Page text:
How Soil Composition Impacts the Taste of New Jersey Wines

Winegrowers generally agree that wines and grapes with low levels of nutrients have a more alkaline, less acidic, and rounder flavor. This is due to the minimum pH of the soil, which is inversely correlated with the depth of the clay horizon. The low nutrient levels in the upper layers of the soil cause roots to grow deeper, which helps to ensure a more consistent water supply to the vine. The pH of the wine was found to have no relation to the Brix index of the grape, total acidity of the wine, alcohol content, price per bottle, or date of harvest.

However, there was a direct relationship between the pH of the wine and the depth to the base of the clay horizon (Bw or Bt) of the soil (fig. Seguin could not find any reliable link between the chemical composition of the soil and the character or quality of the wine, but he did note that drainage properties of the soil affected water availability. The general consensus is that alkalinity and a less sour and more rounded flavor are improved in wines from low-nutrient soils. It is believed that it is the minimum pH of deep soil levels in Oregon that has the greatest impact on grape and wine pH (fig.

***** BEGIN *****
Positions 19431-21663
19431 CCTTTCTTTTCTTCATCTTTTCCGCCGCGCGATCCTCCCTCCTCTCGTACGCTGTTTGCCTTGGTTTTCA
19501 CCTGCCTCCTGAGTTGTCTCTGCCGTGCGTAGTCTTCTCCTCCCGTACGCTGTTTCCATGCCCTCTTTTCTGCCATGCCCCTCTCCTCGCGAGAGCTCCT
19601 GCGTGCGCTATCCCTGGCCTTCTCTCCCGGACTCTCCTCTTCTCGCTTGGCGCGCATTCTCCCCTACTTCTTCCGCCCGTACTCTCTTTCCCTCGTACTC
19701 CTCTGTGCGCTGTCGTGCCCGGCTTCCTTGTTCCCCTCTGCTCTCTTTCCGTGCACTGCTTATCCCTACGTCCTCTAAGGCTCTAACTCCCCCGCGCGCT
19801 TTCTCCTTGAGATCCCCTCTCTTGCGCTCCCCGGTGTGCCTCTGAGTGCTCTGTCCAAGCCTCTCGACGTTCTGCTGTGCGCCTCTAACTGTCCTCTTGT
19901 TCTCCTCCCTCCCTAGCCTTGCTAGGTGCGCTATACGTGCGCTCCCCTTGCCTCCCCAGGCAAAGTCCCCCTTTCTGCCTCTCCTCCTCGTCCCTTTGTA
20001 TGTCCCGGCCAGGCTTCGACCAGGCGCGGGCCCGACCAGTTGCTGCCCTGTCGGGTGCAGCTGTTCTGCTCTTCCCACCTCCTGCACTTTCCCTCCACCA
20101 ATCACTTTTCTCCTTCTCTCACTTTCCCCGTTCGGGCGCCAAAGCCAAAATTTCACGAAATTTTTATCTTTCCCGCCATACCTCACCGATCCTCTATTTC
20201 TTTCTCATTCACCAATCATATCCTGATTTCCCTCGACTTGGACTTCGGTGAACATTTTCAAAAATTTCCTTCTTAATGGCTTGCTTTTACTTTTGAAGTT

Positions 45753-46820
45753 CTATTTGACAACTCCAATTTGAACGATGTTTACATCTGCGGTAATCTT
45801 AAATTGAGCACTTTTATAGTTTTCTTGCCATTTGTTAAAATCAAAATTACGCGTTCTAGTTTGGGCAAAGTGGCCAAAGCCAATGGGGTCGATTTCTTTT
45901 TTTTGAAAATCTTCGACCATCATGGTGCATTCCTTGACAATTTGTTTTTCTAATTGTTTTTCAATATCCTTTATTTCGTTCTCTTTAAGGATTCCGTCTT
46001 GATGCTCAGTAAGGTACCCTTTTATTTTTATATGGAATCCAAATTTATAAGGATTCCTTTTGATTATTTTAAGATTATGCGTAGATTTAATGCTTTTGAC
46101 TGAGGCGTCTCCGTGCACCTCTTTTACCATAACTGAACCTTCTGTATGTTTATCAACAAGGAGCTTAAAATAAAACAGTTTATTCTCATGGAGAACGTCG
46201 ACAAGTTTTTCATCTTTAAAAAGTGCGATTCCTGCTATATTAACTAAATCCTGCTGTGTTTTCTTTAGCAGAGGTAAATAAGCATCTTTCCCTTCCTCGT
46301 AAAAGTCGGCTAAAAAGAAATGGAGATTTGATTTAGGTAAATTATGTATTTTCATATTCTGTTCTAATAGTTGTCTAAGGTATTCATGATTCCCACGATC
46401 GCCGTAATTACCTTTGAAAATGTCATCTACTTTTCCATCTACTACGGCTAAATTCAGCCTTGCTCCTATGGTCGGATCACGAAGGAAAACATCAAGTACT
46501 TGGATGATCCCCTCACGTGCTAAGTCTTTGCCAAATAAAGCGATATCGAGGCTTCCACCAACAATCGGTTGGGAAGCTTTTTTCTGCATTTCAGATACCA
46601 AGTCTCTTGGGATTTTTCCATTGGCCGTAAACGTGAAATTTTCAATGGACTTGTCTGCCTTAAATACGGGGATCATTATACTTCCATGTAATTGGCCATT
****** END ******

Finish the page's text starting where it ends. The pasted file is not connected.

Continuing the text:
A common factor is pH, which can be objectively measured and is part of the flavor of wine, as well as an indicator of soil fertility. However, acidic wines from young soils are less likely to spoil than less acidic wines from old soils.